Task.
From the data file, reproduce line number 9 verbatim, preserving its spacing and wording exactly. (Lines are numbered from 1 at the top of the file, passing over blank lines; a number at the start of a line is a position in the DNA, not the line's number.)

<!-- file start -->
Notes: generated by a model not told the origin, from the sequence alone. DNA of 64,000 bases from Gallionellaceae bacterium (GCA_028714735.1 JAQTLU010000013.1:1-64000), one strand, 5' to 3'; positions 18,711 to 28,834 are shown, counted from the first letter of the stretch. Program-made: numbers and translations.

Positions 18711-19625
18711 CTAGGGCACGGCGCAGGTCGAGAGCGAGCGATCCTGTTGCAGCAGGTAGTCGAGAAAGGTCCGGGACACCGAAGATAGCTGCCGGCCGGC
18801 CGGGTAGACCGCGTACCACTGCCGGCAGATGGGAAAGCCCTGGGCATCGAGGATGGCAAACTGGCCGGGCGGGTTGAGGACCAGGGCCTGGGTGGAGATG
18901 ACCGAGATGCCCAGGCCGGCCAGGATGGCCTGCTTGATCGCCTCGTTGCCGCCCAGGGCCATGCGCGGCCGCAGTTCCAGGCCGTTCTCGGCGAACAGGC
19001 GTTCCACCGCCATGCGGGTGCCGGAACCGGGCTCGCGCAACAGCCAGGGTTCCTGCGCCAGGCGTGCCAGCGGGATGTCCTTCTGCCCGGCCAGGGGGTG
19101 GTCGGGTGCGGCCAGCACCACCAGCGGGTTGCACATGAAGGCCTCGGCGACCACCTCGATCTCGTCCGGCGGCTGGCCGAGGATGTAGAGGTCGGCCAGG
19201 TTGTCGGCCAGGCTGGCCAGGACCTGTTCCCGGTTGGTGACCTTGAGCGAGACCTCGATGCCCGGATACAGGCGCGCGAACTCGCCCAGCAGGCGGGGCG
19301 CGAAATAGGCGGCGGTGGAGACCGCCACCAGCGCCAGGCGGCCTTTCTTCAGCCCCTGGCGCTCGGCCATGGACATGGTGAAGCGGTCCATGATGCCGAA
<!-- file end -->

19301 CGAAATAGGCGGCGGTGGAGACCGCCACCAGCGCCAGGCGGCCTTTCTTCAGCCCCTGGCGCTCGGCCATGGACATGGTGAAGCGGTCCATGATGCCGAA